An academic perspective on the EMA guidelines for medicines containing genetically modified cells

reNEW researchers have, in collaboration with the European Medicines Agency, published a commentary on the updated Guidelines for the development and evaluation of medicinal products containing genetically modified cells. The article, published in the British Journal of Clinical Pharmacology, presents a summary of the revised guidelines and a commentary on it from the academic developers’ point of view.

ATMPs in the clinic
Advanced Therapy Medicinal Products (ATMPs), such as those developed within reNEW, are a relatively new class of medicinal products that are mainly developed for the treatment of diseases for which currently insufficient treatment options exist. Over the last period, 28 ATMPs have been approved for clinical use by the European Medicines Agency (EMA), of which most are Gene Therapy Medicinal Products (GTMPs). GTMPs are biological medicinal products that fall in two categories: in vivo gene therapies and ex vivo gene therapies.

Updated guidelines
EMA first published a guideline on medicines containing genetically modified cells in 2012, to provide guidance around the development and evaluation of these medicinal products. Since, experience has been obtained with evaluation of the first GTMPs. In addition, technological advances in the field have been made. This new knowledge was incorporated in updated guidelines in 2021.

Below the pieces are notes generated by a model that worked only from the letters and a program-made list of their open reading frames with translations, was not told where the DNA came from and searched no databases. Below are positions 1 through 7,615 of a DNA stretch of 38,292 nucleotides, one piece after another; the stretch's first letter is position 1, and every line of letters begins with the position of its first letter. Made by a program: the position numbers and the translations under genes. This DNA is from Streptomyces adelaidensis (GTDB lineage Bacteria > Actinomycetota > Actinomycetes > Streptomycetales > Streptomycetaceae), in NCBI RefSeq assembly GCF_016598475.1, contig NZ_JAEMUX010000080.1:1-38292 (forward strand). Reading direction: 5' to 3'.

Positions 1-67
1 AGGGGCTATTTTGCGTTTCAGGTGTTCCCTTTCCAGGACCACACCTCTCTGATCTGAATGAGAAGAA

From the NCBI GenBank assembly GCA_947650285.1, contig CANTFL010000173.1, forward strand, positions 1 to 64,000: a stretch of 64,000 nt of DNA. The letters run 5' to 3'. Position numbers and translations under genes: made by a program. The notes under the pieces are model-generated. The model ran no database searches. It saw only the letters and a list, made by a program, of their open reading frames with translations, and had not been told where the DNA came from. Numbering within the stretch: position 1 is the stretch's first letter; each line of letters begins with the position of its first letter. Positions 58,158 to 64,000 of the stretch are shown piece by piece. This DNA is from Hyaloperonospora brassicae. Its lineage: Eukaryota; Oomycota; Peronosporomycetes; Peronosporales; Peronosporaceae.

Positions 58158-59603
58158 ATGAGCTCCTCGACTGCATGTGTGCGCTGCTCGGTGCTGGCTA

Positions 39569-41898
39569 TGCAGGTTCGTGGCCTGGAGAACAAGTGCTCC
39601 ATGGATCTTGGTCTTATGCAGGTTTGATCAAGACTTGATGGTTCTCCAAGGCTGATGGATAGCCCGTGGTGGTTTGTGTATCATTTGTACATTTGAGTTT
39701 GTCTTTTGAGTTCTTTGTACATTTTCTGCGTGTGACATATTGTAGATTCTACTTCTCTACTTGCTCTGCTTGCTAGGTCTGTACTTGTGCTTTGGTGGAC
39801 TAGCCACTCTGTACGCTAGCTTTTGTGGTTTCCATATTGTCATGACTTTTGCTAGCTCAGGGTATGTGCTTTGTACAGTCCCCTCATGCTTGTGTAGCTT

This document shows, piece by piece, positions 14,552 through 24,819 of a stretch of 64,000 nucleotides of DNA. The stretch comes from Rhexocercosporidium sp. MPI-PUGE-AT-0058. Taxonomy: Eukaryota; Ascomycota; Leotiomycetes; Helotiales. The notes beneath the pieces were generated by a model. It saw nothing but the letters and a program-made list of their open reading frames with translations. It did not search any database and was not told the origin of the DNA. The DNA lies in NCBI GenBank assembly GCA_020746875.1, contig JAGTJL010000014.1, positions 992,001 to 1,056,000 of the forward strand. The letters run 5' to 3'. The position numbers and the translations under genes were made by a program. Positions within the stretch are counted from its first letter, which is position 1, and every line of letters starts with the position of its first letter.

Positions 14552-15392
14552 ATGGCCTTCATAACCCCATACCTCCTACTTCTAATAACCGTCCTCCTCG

Academic perspective
In the present article, reNEW researchers Ana Hidalgo-Simon, Pauline Meij and Mara Tihaya teamed up with EMA to present an academic perspective on the updated guidelines. “It is important that EMA is aware of the challenges academic developers face. For this reason, we are in a constant dialogue,” says Hidalgo-Simon. Many of the GTMPs developed within an academic setting are inherently complex. Demonstrating the necessary positive risk-benefit balance is hence hindered by several challenges. Hidalgo-Simon explains: “Firstly, the products themselves consist of multiple components that are all subject to quality requirements. Besides, GTMPs are subject to EU regulations around genetically modified organisms.” She continues: “Most importantly, many of the GTMPs target ultra-rare orphan diseases which makes performing traditional randomized clinical trials merely impossible. In the absence of such a study, it is important that real-world data and registry data can support market authorization decisions.”

Flexibility is key
The EMA acknowledges that the uniqueness of each GTMP requires flexibility in development and evaluation of the end-product: both in an academic and commercial setting. A risk based approach should hence always be taken as a basis for setting quality controls and guiding non-clinical and clinical development to ensure successful market entry at the end of the process. Developers can always seek advice with EMA to receive guidance on their development programs and post-authorization evidence generation strategies. As extra support, EMA is currently developing a Guideline on the quality, non-clinical and clinical requirements for investigational ATMPs in clinical trials, which will be especially useful during early clinical development stages of novel ATMPs such as those developed within reNEW.

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